Wednesday, 16 October 2013
The Execution of Marie Antoinette, Queen of France
Above: Marie Antoinette, 1783.
On this day in history, 16 October 1793, the thirty-eight year old Marie Antoinette, former Archduchess of Austria and more famously queen of France as consort of Louis XVI, was executed during the bloody and brutal French Revolution then ravaging the country. In Simon Sebag Montefiore, Marie Antoinette was 'a woman more sinned against than sinning'. But Eric Konigssberg intriguingly argues that 'the image of Marie Antoinette - dauphine, villain, tea-party thrower in shepherdess garb - is in the midst of an extreme rehab', and she holds a central and fascinating place in popular culture. Her life was compelling, extraordinary, and ultimately, highly tragic. She in no way deserved her fate, for what crime did she actually commit? In Marie Antoinette's case, it was a brutal but tragic fact that she was, put simply, in the wrong place at the wrong time.
Many misconceptions and scandals still attach themselves to the French queen's name, most famously the nonsensical rumour that she coldly claimed in regards to starving peasants: "Let them eat cake". It is perhaps more worthwhile to consider the facts of her life rather than the sensational dramas. Born on 2 November 1755 to the Holy Roman Emperor Francis I and his formidable wife Maria Theresa, empress, she was the fifteenth child of this illustrious union and, from the very first, would have been very well aware of her worth in European dynastic politics.
Above: Hofburg Palace in Vienna, Austria; the glamorous palace where Marie Antoinette was born.
Marie Antoinette appears to have enjoyed not only a luxurious but also a protective and peaceful childhood surrounded by her many sisters, with whom she was close, especially Maria Carolina; although Marie Antoinette regarded her mother in awe perhaps even fear. As Antonia Fraser suggests, however, she was probably not academic, and was not noted for her linguistic capabilities in a country in which French, German, and Italian were commonly spoken. She appears though to have had some natural talent in regards to art, and was musically gifted, playing the harpsichord, spinet, harp and clavichord. Her beauty and grace were commended by visitors.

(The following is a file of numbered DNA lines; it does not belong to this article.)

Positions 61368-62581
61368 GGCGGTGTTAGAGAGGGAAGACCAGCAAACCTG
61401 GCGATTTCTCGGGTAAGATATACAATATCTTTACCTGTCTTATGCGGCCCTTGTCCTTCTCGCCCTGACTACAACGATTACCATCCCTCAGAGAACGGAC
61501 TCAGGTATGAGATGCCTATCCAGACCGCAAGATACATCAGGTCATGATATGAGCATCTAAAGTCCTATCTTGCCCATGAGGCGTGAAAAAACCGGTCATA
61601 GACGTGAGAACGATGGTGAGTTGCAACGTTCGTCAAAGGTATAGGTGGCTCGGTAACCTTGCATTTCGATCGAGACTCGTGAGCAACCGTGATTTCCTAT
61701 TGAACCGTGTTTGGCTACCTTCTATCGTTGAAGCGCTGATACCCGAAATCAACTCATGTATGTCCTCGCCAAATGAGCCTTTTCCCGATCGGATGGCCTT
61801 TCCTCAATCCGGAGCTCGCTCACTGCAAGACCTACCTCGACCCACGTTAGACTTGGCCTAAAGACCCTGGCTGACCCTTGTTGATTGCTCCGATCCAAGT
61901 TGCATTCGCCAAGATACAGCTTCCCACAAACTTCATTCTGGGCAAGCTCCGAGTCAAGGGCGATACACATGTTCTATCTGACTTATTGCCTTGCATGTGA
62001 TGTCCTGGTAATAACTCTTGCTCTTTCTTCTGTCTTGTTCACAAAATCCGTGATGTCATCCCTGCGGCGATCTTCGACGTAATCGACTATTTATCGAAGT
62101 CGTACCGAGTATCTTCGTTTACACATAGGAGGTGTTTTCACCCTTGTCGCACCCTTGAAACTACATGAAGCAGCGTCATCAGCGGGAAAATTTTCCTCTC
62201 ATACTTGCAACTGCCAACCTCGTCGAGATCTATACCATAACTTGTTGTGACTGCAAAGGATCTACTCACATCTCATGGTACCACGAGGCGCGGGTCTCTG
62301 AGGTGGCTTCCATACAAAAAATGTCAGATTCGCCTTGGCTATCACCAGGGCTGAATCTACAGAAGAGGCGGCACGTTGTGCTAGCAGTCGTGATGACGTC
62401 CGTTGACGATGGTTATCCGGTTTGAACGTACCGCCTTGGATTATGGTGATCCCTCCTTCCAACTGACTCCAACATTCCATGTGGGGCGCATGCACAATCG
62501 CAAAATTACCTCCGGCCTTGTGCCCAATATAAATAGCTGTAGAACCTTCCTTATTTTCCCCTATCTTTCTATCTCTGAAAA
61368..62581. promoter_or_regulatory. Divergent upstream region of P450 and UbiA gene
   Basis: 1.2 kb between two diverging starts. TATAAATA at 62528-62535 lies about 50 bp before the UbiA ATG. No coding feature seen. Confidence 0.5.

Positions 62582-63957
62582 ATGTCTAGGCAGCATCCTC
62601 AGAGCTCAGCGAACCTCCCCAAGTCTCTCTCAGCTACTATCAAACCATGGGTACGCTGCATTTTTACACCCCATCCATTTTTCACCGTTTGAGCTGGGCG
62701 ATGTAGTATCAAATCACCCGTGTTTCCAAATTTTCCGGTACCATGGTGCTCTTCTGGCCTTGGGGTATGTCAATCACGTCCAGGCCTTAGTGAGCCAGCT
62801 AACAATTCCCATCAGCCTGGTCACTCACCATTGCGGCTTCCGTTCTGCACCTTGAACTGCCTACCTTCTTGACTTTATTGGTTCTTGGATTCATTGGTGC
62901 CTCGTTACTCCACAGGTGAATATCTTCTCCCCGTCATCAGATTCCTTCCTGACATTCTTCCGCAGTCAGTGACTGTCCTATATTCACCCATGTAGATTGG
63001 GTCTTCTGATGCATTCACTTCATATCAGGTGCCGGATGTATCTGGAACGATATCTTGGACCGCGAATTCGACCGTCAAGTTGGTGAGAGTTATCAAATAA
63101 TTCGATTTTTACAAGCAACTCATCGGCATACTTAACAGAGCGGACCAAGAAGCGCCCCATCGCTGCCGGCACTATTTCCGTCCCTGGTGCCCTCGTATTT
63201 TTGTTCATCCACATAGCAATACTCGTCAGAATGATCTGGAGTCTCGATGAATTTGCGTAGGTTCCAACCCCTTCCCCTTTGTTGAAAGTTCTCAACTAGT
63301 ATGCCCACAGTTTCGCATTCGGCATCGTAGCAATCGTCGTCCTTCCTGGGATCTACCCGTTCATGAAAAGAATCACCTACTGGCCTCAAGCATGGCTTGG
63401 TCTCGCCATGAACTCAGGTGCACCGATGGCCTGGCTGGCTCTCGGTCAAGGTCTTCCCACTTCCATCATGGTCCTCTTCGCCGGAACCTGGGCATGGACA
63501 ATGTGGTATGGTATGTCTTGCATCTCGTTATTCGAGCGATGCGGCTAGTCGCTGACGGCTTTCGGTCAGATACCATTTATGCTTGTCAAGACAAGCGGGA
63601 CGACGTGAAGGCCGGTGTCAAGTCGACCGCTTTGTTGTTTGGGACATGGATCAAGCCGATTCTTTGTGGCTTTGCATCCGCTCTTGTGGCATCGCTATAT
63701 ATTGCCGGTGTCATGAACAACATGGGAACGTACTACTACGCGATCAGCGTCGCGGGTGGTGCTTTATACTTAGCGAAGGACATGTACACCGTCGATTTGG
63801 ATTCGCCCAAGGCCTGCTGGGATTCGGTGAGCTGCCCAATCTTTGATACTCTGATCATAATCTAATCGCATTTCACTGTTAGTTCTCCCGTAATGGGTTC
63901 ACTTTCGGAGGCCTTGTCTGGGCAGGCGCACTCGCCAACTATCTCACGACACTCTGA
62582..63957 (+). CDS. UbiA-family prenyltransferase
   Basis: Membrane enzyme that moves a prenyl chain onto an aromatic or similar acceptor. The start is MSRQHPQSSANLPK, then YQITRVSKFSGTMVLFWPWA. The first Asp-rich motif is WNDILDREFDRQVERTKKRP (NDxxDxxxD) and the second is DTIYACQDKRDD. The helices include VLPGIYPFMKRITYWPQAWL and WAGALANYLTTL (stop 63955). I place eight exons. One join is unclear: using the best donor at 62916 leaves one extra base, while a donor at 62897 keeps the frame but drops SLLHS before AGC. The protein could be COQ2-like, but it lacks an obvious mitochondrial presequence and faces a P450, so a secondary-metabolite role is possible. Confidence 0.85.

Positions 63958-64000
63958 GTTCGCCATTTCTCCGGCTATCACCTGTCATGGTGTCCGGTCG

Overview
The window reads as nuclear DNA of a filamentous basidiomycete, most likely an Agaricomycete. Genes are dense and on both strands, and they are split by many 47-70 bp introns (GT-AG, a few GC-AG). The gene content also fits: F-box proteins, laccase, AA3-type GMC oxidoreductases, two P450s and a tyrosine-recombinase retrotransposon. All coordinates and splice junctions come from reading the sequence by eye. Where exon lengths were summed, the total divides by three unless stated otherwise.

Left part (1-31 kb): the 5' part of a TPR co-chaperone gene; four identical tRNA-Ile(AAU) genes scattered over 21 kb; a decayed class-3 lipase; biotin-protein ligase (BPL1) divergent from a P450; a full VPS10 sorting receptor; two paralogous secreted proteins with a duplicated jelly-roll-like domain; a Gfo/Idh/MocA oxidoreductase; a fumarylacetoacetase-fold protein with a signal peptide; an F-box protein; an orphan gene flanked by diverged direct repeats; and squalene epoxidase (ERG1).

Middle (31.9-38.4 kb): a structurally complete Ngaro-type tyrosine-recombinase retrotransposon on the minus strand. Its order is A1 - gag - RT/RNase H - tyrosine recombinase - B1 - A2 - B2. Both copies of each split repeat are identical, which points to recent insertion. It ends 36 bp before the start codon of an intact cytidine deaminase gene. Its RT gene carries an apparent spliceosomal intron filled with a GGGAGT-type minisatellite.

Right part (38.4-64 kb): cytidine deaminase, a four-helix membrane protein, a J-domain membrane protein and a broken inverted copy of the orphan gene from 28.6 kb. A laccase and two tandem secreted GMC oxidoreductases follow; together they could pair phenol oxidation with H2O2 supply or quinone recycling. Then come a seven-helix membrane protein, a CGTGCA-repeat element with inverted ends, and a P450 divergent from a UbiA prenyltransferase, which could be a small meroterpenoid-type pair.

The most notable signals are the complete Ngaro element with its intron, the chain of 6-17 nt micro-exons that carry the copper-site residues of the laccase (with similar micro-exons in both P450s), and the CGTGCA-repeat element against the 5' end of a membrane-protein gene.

In May 1770, the fourteen-year old Marie Antoinette married the Dauphin of France, Louis, in the Palace of Versailles, although famously the marriage was not consummated, and would not be for several anxious years. At this point, Marie Antoinette due to her beauty and graceful nature was popular with her new subjects. Her portraits at this stage depict a youthful, charming, sweet young girl blossoming within her new country.
Above: Marie Antoinette, aged 13.
But the prevailing tensions between Austria and France rendered the marriage unpopular among courtiers, who resented the alliance, and which was to become increasingly unpopular during the coming years. Marie Antoinette's unorthodox dislike of court protocol rendered her open to ridicule. Her relationships were also unpopular, particularly with women such as the duchesse de Polignac, which was later sensationalised and distorted into a supposed lesbian affair.
Her failure, in the early years of her marriage as Queen of France, to become pregnant, while other royal women such as the comtesse d'Artois were able to bear sons, exposed Marie Antoinette to doubt, anxiety, and ridicule. Satirical pamphlets were published which criticised the king's alleged impotence and claimed that the queen was a whore who sought sexual fulfilment elsewhere with both men and women. This cruelty and anxiety led Marie Antoinette to spend lavishly on fashion, expanding her wardrobe and becoming something of an icon, while earning a reputation as a party-loving queen, renovating the Petit Trianon which soon became associated with her alleged extravagance. Finally, however, in 1778 the queen fell pregnant, and gave birth to her first daughter in December. Still the need for a male heir continued.
In 1781, the twenty-six year old queen finally bore a son, Louis Joseph Xavier Francois. Despite this celebratory event, Marie Antoinette remained uninvolved in political affairs, although she continued to be blamed for allegedly subjecting France to the authority of her home country, Austria. As a result, she began to take an increasingly active role in the upbringing of her children, and in 1785 gave birth to a second son, Louis Charles. The baby was rumoured to be illegitimate, the child of a sordid union between the queen and her favourite, Fersen. By then, the queen's unpopular image among her subjects was rapidly worsening.